St Clements Blog – Dr Rose, the Winchester GP’s, guide to looking after your breasts

October is Breast Cancer Awareness Month, a special time when everyone can come together to learn about breast health and how to look after yourself. Breast cancer is the most common cancer among women, but there’s good news – early detection can save lives. In this blog post, we’ll talk about why Breast Cancer Awareness Month is important and how you can check your breasts at home without any fancy jargon. We’ll also provide some helpful links to UK websites that can give you more information. 
 
Why Breast Cancer Awareness Month Is Important 
 
Breast Cancer Awareness Month isn’t just about pink ribbons; it’s a chance for all of us to learn more about our bodies and how to stay healthy. Here’s why it matters: 
 
  1.    Early Detection Matters: Finding breast cancer early greatly improves the chances of getting better. When breast cancer is found early, it’s often easier to treat. 


    2.    Knowledge is Power: When you know about breast health, you can take better care of yourself. Learning about breast cancer empowers you to make informed decisions about your health. 


    3.    Support and Sharing: Breast Cancer Awareness Month is a time for people to share their stories, get support, and raise awareness about breast cancer.

Together, we can make a difference. 
 
How to Check Your Breasts at Home 
 
Checking your breasts at home is easy, and it’s something you can do regularly to look for any changes. Here’s how: 

 
Step 1: Get Ready 
 
    •    Stand in front of a mirror in a well-lit room.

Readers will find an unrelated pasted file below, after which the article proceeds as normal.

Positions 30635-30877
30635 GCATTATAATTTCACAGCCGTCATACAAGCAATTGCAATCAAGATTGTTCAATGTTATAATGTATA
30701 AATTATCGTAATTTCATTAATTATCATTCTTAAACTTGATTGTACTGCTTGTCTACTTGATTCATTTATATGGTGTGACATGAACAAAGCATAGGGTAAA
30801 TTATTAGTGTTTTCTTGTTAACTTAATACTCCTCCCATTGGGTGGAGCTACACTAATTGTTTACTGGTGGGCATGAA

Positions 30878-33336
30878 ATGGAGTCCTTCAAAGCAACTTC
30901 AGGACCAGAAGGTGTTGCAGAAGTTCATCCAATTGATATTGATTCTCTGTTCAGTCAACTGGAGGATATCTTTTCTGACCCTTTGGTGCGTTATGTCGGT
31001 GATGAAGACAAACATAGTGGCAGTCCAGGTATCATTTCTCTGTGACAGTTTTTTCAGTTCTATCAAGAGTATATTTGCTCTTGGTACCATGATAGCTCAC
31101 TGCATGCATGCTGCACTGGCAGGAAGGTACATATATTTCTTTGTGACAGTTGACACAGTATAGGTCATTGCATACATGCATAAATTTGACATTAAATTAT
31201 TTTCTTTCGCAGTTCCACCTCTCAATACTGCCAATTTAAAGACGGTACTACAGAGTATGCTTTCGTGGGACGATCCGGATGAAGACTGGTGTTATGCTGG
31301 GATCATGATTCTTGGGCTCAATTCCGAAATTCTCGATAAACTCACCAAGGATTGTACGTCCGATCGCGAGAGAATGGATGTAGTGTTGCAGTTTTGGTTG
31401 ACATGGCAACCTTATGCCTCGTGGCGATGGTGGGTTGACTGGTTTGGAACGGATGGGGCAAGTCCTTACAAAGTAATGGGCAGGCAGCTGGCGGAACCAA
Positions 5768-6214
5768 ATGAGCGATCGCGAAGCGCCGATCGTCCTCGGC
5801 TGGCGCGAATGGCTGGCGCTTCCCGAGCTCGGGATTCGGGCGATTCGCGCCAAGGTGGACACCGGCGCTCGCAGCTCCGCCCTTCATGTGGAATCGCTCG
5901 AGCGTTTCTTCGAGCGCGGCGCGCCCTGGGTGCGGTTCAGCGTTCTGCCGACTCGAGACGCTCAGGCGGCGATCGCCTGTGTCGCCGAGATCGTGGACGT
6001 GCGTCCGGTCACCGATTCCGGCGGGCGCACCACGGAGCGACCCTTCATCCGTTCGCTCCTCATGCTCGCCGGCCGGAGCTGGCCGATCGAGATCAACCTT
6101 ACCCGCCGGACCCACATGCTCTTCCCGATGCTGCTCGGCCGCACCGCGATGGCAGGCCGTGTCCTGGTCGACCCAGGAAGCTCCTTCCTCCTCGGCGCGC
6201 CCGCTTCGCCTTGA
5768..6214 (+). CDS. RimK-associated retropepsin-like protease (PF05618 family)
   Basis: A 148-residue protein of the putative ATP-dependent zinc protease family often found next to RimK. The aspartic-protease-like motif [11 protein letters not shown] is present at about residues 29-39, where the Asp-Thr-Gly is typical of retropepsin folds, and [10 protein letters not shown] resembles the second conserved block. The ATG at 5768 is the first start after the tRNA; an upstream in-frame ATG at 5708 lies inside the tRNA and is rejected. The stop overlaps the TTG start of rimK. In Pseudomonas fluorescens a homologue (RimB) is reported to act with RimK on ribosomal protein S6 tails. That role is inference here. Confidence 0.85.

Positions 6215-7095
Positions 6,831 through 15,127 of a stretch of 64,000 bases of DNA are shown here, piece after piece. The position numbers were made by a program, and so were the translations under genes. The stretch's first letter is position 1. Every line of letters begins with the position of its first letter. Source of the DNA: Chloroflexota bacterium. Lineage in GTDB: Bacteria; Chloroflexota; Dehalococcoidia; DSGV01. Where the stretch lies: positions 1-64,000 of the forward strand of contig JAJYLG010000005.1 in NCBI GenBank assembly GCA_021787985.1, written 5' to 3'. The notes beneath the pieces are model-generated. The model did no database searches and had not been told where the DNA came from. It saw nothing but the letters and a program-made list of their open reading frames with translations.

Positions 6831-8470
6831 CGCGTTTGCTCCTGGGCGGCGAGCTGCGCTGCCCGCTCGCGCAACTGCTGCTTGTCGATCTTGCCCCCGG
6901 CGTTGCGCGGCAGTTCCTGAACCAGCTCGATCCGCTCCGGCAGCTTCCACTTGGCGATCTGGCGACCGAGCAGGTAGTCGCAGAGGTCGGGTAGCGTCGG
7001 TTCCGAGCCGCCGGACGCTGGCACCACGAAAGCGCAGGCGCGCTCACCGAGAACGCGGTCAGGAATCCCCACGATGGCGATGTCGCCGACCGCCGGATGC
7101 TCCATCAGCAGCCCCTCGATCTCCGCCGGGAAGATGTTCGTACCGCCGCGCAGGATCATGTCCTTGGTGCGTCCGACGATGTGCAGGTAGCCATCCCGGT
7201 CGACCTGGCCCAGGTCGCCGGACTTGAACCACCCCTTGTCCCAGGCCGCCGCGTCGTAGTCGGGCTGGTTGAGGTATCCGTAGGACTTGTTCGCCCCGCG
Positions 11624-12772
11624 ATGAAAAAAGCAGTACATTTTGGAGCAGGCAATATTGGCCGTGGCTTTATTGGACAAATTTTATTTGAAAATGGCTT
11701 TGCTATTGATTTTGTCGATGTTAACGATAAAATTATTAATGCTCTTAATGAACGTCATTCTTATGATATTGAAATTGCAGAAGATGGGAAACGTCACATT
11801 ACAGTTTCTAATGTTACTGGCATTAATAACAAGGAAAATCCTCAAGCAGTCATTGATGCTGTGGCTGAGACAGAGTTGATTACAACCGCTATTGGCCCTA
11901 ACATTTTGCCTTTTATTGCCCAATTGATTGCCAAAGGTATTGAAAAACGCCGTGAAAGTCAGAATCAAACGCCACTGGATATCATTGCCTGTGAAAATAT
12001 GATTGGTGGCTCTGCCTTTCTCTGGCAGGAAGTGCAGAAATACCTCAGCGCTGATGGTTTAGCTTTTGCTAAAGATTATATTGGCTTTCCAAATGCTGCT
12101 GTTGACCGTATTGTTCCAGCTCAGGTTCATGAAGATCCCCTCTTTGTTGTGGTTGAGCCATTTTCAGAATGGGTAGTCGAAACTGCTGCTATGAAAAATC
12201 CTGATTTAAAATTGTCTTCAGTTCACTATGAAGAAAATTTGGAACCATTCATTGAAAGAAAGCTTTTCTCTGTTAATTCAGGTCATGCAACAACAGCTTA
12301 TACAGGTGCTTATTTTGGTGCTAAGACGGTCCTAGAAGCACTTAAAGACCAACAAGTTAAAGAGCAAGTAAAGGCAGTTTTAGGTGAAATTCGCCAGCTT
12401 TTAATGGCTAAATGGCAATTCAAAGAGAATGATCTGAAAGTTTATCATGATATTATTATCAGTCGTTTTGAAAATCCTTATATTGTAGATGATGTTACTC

•    First, check your breasts with your arms by your sides, and then with your arms raised. 
 
Step 2: Look in the Mirror 
 
    •    Look for changes in the size, shape, or how your breasts look. 
    •    Check if there are any dimples, puckers, or redness on your skin. 
    •    Look at your nipples for any changes, like them being pulled in or if there’s any unusual stuff coming out. 
 
Step 3: Feel Your Breasts 
 
    •    Lie down on your back with a pillow under one shoulder and your arm behind your head. 
    •    Use the flat part of your fingers to feel your breast gently. Move your fingers in little circles, making sure to cover your whole breast and your armpit. 
    •    Press lightly, then a bit harder, and then a bit firmer, but not too hard. 
 
Step 4: Stand Up and Feel Again 
 
    •    Stand up and do the same thing for both breasts while you’re standing. 
 
Step 5: Check Your Nipples 
 
    •    Squeeze your nipples gently to see if anything unusual comes out. 
 
If you notice any of these changes during your self-check, it’s a good idea to talk to your doctor: 
 
    •    A new lump or something that feels thicker in your breast or armpit. 
    •    Changes in how your breasts look or if they feel different. 
    •    Pain in your breast that doesn’t go away. 
    •    Weird stuff coming out of your nipple. 
    •    Skin changes, like redness, dimples, or puckering. 

Useful Links for More Information (UK Websites) 

To learn more about breast health and breast cancer, here are some easy-to-understand websites based in the UK: 

    1.    CoppaFeel!: https://coppafeel.org/ - CoppaFeel! is a UK charity that’s all about raising awareness of breast cancer in young people. They have lots of easy-to-understand info about breast health. 
    2.    Breast Cancer Now: https://breastcancernow.org/ - Breast Cancer Now is a UK charity that does research and provides support and info about breast cancer. 
    3.    NHS Breast Screening Program: https://www.nhs.uk/conditions/breast-cancer-screening/ - The NHS has info about breast cancer screening in the UK, including mammograms. 

Breast Cancer Awareness Month is a time for all of us to take care of our breast health. By checking your breasts regularly and learning more about breast cancer, you’re taking a big step towards staying healthy and informed. Together, we can make sure that breast cancer is detected early, and more lives are saved.